A sailboat chartered by a cruise liner is the best way to cruise the Greek Islands



Boats among the hundreds of Greek islands in the Aegean Sea. (Ivan Bastien / Alamy Stock Photo)

Like vagabonds, the seven of us, duffel in tow, strolled leisurely along the bustling docks, taverns and kafenias of the port of Naoussa on the Greek island of Paros. (It is perhaps only in the Mediterranean that “quiet” and “lively” don’t seem contradictory.) We were killing time, on the lookout for Stuart and Monique, whom we had never met. They were respectively the skipper and the cook of the sailboat that we had chartered.

The sailboat should have been easy to find: a 54-foot Jeanneau monohull (unlike the catamaran), so new that it did not yet have a name engraved on its stern. We would apparently be his very first paying customers. But other than this description of the boat, among the hundreds of others anchored in the harbor, we had no clear idea of ​​what we were looking for, let alone what exactly to expect during the coming week from island to island. island in the Cyclades.

We all had some sailing experience, but only two, Dan and Elaine, had ever chartered a sailboat in Greece. My wife Pat and I had never even been to Greece, but it was always a dream destination. Originally, I wanted what is called a “bareboat charter”, meaning that I would be the skipper. Although they politely used other excuses, none of my friends wanted to risk their lives serving as my crew.

After carefully choosing a crewed charter, the next choice had been which Greek islands to explore. Each of the island groups offers a different experience, from the olive groves and resorts of the Ionian Islands (including Corfu and the Ithaca of Odysseus) to the beautiful beaches and Ottoman architecture of Rhodes and the other Dodecanese islands, scattered along the Turkish coast.

The rich mix of picturesque villages, beautiful beaches and 5,000 years of history made the Cyclades our choice. Which of the seemingly countless arid islands we would actually visit would be determined by winds and fantasy. There would be no fixed route. What we knew was our starting point: the island of Paros, which we reached via a four-hour ferry from Athens.

Testifying to its popularity, the Naoussa wharf on the island of Paros is crowded, while the solitude of the sea invites you. (Walter Nicklin / For the Washington Post)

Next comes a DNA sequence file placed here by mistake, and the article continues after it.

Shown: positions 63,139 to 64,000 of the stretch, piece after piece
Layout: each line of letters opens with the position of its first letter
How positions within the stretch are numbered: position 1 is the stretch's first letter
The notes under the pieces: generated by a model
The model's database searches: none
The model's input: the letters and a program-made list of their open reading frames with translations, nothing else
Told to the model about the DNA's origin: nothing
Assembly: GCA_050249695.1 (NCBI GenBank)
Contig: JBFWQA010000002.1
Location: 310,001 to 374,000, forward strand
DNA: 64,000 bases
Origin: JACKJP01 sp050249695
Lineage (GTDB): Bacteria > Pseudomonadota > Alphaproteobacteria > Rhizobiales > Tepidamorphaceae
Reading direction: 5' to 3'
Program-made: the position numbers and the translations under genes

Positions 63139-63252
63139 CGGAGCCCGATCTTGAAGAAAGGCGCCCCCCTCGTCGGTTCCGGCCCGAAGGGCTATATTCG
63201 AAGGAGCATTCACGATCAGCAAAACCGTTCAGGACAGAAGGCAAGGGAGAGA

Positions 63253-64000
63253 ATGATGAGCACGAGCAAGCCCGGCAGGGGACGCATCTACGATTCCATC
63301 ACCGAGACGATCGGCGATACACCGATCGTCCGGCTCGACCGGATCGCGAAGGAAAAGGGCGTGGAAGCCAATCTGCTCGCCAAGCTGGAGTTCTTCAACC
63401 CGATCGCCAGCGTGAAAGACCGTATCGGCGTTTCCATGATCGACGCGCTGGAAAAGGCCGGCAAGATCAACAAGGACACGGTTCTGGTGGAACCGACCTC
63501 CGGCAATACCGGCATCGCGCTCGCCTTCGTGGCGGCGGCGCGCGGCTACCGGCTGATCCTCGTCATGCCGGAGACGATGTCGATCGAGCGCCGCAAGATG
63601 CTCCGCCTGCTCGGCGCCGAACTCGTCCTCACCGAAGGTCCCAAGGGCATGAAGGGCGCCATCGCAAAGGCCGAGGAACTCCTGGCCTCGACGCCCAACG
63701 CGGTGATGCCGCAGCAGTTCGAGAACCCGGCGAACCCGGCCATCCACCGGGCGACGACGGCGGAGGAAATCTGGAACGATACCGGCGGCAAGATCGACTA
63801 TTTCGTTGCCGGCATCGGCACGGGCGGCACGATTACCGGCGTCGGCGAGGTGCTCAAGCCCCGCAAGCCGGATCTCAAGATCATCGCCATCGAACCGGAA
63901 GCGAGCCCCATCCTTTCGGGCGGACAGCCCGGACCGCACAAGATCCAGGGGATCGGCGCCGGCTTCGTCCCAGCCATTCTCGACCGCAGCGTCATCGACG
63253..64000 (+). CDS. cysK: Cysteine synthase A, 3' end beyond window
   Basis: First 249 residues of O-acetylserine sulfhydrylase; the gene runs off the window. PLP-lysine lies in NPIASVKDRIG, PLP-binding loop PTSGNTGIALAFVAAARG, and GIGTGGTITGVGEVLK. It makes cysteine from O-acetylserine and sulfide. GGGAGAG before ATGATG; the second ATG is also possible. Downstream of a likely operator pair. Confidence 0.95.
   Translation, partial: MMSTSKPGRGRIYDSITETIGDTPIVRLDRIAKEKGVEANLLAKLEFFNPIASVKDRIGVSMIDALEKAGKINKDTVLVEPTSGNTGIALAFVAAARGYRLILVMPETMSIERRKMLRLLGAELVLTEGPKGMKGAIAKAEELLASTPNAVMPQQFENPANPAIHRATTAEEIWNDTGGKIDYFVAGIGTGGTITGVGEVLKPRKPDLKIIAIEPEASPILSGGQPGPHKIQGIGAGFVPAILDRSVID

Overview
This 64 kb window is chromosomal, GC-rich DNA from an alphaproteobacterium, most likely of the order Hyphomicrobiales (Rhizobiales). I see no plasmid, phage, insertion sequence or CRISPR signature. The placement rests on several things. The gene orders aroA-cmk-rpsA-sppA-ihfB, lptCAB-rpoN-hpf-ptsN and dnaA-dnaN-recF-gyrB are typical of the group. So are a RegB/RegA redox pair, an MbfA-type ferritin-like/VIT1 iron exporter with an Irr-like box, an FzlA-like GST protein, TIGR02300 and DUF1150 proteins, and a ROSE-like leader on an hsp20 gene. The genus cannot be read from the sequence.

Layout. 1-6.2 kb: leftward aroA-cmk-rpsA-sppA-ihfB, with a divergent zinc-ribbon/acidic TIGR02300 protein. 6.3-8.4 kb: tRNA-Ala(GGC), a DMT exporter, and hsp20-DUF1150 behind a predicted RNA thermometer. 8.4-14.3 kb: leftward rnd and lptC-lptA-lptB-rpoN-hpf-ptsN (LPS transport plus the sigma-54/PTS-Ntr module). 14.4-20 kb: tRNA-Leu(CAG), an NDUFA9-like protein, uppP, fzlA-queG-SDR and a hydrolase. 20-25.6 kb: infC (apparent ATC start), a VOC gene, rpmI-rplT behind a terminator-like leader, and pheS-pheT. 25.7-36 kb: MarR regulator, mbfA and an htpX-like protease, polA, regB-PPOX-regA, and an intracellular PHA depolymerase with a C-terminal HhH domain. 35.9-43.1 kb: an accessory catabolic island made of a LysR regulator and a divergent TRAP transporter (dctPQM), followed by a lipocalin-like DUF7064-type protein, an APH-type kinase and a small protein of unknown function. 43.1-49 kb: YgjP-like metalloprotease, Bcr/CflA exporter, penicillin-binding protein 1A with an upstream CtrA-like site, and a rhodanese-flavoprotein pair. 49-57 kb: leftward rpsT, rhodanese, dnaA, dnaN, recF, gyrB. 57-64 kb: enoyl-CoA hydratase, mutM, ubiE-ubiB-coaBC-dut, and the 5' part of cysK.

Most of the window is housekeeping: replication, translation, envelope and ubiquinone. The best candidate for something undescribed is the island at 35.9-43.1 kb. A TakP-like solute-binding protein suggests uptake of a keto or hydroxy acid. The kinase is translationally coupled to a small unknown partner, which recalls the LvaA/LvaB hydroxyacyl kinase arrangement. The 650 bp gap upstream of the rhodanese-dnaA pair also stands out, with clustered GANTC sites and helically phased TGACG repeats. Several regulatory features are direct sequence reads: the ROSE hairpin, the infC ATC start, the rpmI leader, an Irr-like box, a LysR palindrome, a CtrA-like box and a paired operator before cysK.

When we finally found our chartered sloop-rigged yacht in her underpants, there was Monique, an American expatriate, with bags of groceries in her arms. In addition to the wine, beer and olive oil needed for the following days, she had all the ingredients for our very first meal on the boat: small roasted tomatoes with garlic and oregano, served with tuna, capers and penne. No matter what Poseidon had in store for us, Monique would make sure we were well fed with a healthy Mediterranean diet.

Soon Stuart the skipper appeared, with his own duffel bag from his home base in England, and we prepared to cast off. Those of us with the most boating experience – Nina, Dan and I – volunteered to be part of her crew. He would turn out to be a caring captain – never barking orders but simply suggesting and instructing. I think Pat, always a nervous sailor, expected Captain Ahab to be bossy. “Princess Panics-a-Lot” is the teasing nickname Stuart gently gave to Pat whenever she worried that, flapping in the wind, we would lean too much and might tip over.

That night, a Saturday, we dropped anchor in a small, quiet and secluded bay, not far from the busy port of Naoussa but on the same island of Paros. Each couple had a private bunk and head. The gentle sway of the boat and the lapping of the sea against the hull brought a deep and blissful sleep which – after flights across the Atlantic to Athens, then struggles with city traffic to get to the port of ‘Athens from Piraeus for the ferry – seemed particularly well deserved.